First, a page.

Preview Online Course: Hybrid PLC Mechatronics – Chapter 13 Indexing – Batching Applications
Hybrid PLC Mechatronics – Chapter 13 Indexing – Batching Applications Lab 12
Hybrid PLC Mechatronics – Chapter 13 Indexing – Batching Applications Lab 13
Hybrid PLC Mechatronics – Chapter 13 Indexing – Batching Applications Lab 14
Hybrid PLC Mechatronics – Chapter 13 Indexing – Batching Applications Lab 31
Hybrid PLC Mechatronics – Chapter 13 Indexing – Batching Applications Video Part 1/3
Hybrid PLC Mechatronics – Chapter 13 Indexing – Batching Applications Video Part 2/3
Hybrid PLC Mechatronics – Chapter 13 Indexing – Batching Applications Video Part 3/3

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Chapter 14 OOP

screen shot of computer

OOP is short for Object Oriented Programming and implies an object is the focus of the program. This chapter discusses the use of objects in PLC programming and their use for making programs that are more readable. Siemens FC’s and FB’s (Functions and Function Blocks) are discussed. Accompanying Video: PLC Series Chapter 14 – OOP (40:43) Hybrid Lab Text: Ch. 15 – Siemens FC and FB Programming.

Preview Online Course: Hybrid PLC Mechatronics – Chapter 14 OOP
Hybrid PLC Mechatronics – Chapter 14 OOP Lab
Hybrid PLC Mechatronics – Chapter 14 OOP Video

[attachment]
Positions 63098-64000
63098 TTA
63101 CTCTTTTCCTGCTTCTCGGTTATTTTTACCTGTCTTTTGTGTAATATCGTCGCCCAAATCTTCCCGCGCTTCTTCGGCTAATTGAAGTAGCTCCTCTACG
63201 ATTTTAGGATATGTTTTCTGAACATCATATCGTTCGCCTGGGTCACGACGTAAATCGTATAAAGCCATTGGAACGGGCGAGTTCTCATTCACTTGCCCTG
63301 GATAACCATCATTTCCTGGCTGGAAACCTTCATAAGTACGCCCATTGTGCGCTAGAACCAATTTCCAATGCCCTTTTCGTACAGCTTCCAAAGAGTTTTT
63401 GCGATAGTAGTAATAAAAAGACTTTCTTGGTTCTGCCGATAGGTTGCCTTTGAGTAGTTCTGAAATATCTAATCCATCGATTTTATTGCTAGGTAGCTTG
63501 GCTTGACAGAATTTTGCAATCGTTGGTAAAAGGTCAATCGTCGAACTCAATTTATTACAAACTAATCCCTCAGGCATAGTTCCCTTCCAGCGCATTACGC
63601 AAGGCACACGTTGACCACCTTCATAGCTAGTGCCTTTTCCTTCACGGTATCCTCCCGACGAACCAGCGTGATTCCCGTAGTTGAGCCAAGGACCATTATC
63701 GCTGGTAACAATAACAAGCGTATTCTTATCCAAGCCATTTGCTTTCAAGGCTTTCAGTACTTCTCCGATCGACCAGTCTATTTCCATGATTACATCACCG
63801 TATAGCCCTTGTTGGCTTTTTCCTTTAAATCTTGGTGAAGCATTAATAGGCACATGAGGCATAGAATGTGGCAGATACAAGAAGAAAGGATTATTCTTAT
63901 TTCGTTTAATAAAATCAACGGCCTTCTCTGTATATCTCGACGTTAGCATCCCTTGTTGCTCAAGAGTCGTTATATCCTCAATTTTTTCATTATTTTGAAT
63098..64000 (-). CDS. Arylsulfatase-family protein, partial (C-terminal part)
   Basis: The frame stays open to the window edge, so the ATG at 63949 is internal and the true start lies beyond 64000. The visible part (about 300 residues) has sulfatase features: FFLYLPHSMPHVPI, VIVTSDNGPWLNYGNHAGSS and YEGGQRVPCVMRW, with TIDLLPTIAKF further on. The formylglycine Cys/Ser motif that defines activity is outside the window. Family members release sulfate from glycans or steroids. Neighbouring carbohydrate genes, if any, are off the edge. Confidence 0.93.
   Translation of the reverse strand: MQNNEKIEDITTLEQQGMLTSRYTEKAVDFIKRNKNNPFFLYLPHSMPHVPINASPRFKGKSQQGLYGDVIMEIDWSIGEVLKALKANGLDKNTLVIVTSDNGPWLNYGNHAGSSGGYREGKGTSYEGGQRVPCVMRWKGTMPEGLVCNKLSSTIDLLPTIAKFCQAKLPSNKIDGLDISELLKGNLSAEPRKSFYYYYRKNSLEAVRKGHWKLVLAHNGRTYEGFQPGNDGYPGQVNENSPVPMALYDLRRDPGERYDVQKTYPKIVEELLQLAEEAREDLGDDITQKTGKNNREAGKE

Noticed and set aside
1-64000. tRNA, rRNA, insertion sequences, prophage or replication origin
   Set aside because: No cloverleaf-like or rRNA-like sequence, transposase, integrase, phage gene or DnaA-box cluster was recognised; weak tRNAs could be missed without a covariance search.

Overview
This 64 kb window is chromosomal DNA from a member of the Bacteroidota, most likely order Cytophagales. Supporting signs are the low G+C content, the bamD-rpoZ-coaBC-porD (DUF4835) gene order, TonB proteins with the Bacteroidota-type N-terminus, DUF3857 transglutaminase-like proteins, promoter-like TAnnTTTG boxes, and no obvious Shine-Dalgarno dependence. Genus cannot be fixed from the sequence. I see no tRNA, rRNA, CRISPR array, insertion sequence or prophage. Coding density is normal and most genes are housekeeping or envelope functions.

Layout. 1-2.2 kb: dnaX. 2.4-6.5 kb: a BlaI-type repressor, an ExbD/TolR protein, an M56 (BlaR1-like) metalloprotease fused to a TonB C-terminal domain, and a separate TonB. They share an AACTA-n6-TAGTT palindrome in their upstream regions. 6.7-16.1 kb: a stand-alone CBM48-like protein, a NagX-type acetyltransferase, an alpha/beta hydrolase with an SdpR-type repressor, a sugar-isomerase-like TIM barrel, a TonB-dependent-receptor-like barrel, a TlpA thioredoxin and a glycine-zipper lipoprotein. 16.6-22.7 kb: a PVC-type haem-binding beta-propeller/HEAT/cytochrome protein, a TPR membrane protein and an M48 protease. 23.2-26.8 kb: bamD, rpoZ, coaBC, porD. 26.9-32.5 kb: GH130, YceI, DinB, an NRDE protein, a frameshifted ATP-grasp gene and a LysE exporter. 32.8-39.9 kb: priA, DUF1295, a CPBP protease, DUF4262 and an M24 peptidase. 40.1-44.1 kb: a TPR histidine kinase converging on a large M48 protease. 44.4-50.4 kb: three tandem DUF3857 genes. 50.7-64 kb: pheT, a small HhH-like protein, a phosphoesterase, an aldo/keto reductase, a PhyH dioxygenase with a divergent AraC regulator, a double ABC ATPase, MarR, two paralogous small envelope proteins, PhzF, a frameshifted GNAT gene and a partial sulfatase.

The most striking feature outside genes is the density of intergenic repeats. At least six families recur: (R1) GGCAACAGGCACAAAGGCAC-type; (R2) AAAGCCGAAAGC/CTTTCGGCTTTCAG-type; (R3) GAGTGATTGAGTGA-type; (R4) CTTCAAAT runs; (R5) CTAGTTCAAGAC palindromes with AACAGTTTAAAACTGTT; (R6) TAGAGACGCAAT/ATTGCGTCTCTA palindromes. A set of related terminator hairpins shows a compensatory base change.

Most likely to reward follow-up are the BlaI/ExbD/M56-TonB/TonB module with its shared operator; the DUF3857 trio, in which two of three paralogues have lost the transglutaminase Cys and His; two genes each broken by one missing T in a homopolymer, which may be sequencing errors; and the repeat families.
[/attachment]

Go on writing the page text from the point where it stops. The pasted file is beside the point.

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Chapter 15 Human Machine Interface

electrical interface

Communications between processor and HMI (human machine interface) is an important subject as well as constructing an operator interface. The chapter includes procedures for attaching computers as HMI devices to the CompactLogix processor from A-B and the Siemens 1200 processor. The basic panels for both manufactures are introduced and explored. Buttons as well as other devices are built. The chapter ends with a discussion of graphics standards and a common problem that I commonly refer as the ‘three-fer’ button. The chapter is a starting point for students needing to learn some graphics before launching their careers. While this chapter begins the broad development of HMI panels, the design of panel interfaces and screen interfaces continue in subsequent chapters, especially the chapter on motion and the chapter on pid control. Accompanying Video: PLC Series Chapter 15 (Part 1/3) – Human Machine Interface (1:15:19) PLC Series Chapter 15 (Part 2/3) – Whopper and Conveyer Lab (Siemens and AB) (2:17:36) PLC Series Chapter 15 (Part 3/3) – Allen-Bradley Factory Talk (22:38) Hybrid Lab Text: Ch. 16 – Human-Machine Interface Programming.

Preview Online Course: Hybrid PLC Mechatronics – Chapter 15 Human Machine Interface
Hybrid PLC Mechatronics – Chapter 15 Human Machine Interface Lab 16
Hybrid PLC Mechatronics – Chapter 15 Human Machine Interface Video Part 1/3
Hybrid PLC Mechatronics – Chapter 15 Human Machine Interface Video Part 2/3
Hybrid PLC Mechatronics – Chapter 15 Human Machine Interface Video Part 3/3

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Chapter 16 Networks and Protocols

diagram

Ethernet, TCP/IP and other networking principles are discussed. It is important for the student to master the principles of networking, however, as they pertain to the factory floor. The use of addresses is discussed when setting up devices. Accompanying Video: PLC Series Chapter 16 – Networks and Protocols (45:01) Hybrid Lab Text: Ch. 17 Various Communication Projects.

Preview Online Course: Hybrid PLC Mechatronics – Chapter 16 Networks and Protocols
Hybrid PLC Mechatronics – Chapter 16 Networks and Protocols Lab 17
Hybrid PLC Mechatronics – Chapter 16 Artificial Intelligence Lab 30
Hybrid PLC Mechatronics – Chapter 16 Networks and Protocols Video